Why Your Kids Can’t Afford a House
Home affordability is a function of two primary things: 1) the ability to save enough for a down payment; and 2) having the income required to service the mortgage each month. With housing costs making up the largest part of family expenses, it would naturally be expected that there would be a close relationship between median household income and median home prices. As shown below, between 1972 and 2000, that relationship was very close. However, at the turn of the century, that relationship began to go haywire with home prices rising much faster than incomes and that divergence has only become wider. From current levels, it would require a 28% decline in the median home value to return to the 1972-2000 trendline, other things being equal.
We can only speculate about what started this distortion in home prices, but it can’t be denied that the late 1990’s was a period of excessive speculation that came crashing down in late 2000/early 2001 (the Internet Bubble). Money flowing out of stocks needs to find a new home and real estate was as good a destination as any and the housing bubble began to inflate.
In addition, the 9/11 attacks had many re-thinking where they wanted to live. Much like the pandemic, it created a migration to the suburbs. Put those things together and the rise of home prices that began at the turn of the century, appears quite logical.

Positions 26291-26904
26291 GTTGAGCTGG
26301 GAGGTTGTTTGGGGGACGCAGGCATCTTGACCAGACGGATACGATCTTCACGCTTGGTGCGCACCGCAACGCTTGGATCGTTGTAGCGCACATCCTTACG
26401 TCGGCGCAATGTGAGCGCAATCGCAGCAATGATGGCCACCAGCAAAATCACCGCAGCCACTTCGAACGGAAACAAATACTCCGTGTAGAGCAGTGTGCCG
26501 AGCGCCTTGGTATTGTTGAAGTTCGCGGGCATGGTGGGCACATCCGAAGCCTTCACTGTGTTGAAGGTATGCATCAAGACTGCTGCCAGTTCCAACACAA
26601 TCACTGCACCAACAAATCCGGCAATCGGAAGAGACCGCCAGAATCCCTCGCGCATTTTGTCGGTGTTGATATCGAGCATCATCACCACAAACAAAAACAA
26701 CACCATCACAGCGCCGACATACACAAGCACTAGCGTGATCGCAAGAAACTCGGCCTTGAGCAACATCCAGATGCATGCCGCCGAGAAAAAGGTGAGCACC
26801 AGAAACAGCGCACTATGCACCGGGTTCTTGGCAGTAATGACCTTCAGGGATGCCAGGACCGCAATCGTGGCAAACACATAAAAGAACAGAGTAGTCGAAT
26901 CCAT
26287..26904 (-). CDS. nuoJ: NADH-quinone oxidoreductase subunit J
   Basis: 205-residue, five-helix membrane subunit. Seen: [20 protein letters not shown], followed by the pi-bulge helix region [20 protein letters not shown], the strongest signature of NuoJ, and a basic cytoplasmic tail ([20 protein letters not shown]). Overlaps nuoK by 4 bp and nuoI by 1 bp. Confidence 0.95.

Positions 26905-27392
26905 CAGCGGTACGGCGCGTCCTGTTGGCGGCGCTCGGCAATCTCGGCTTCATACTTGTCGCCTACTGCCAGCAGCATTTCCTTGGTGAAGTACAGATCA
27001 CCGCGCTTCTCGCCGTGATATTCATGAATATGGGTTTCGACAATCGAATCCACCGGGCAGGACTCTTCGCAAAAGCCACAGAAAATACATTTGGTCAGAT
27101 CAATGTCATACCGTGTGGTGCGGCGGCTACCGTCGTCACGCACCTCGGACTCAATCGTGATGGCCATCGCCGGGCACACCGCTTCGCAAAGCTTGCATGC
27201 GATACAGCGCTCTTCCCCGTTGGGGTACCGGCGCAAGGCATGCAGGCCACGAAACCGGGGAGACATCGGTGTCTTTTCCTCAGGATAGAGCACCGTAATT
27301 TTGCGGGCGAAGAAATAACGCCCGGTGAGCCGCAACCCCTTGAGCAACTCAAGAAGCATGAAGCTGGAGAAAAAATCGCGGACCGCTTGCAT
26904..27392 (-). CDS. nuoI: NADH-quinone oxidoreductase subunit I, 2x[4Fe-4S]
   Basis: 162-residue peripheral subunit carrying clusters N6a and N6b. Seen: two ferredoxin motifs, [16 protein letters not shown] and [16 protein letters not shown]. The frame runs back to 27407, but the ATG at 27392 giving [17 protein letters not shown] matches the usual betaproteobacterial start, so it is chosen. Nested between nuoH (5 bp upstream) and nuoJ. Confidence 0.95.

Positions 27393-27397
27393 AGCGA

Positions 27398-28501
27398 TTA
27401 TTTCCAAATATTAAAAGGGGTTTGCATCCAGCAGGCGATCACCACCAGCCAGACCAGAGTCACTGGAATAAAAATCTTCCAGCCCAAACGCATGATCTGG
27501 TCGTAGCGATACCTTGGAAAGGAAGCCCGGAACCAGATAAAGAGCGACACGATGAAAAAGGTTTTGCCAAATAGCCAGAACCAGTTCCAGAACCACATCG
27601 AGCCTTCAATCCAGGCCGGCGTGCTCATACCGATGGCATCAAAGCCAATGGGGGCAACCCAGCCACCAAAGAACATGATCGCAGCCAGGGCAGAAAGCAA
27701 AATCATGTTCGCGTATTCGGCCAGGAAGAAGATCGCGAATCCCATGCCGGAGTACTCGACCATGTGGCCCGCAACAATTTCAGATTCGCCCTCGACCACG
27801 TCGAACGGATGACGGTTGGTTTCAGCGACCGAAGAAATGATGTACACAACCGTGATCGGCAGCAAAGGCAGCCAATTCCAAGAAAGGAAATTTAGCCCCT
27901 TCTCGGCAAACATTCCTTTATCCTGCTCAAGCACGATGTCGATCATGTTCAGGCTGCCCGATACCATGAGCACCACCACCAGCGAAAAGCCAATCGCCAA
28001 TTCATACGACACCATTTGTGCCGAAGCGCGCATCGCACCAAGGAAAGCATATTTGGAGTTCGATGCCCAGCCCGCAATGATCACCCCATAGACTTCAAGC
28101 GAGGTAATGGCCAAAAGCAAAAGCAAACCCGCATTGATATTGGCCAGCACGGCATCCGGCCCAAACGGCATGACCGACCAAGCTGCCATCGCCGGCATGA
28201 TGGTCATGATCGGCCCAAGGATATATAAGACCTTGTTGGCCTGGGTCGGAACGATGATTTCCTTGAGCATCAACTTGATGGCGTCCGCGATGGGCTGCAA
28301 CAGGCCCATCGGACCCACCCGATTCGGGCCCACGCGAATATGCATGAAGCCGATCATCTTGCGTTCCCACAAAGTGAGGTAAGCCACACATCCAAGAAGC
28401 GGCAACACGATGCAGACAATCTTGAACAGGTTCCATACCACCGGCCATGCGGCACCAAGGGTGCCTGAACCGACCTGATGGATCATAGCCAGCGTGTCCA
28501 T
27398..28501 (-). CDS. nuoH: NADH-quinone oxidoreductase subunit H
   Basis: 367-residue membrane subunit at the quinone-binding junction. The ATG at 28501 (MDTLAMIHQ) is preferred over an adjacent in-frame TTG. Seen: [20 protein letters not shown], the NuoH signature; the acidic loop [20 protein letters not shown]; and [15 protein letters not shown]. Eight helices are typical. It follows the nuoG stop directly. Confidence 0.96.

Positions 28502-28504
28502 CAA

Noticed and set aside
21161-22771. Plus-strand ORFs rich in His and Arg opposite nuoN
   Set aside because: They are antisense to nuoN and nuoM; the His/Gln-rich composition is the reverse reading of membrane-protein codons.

The initial divergence culminated with the Great Financial/Subprime Crisis of 2008-09. That episode is now far in the rearview mirror, but the chart above suggests that we never fully corrected the original housing bubble. Housing prices never returned to the old trendline. In fact, after a brief correction, the divergence between home prices and income began to grow once again.
Anyone that can recall the jarring economic collapse that occurred when the subprime bubble burst knows it was a very difficult and scary time. So why didn’t home prices fully correct? The Federal Reserve is an important part of the answer. By late 2008, the Fed announced a stimulative measure that they had never used before as they acted to shore up financial institutions from the brink of failure and return confidence to financial markets. That technique is called Quantitative Easing (QE).
The Fed ‘Prints Money’
Normally, Fed monetary policy is implemented using only short-term instruments (T-Bills), but that only impacts short term interest rates. The problem was that short-term rates quickly went to near zero in late 2008 and the economy was not responding. The solution at the Fed was to force longer term interest rates down as well and QE is designed to do that. It is implemented by the Fed purchasing longer term securities in the open market from banks and other financial institutions. This has a threefold impact:
- Buying bonds pushes new money into the banking system and strengthens bank balance sheets.
- Additional bond demand raises bond prices and lowers long term interest rates (higher bond prices = lower rates).
- It increased the money supply in the economy as the bonds were purchased with ‘newly minted’ money.
Once this policy was set in motion, it acted as a continuous stimulus for the economy and a continuous flow of money (liquidity) into financial institutions. The idea was that this money would eventually find its way into the real economy, that is, it would move from Wall St. to Main Street, but that transition largely failed to materialize. Money can’t exist in a vacuum; it has to be somewhere and it found a home in financial assets. Stock prices rose, bond prices rose, assets of all kinds rose, including houses.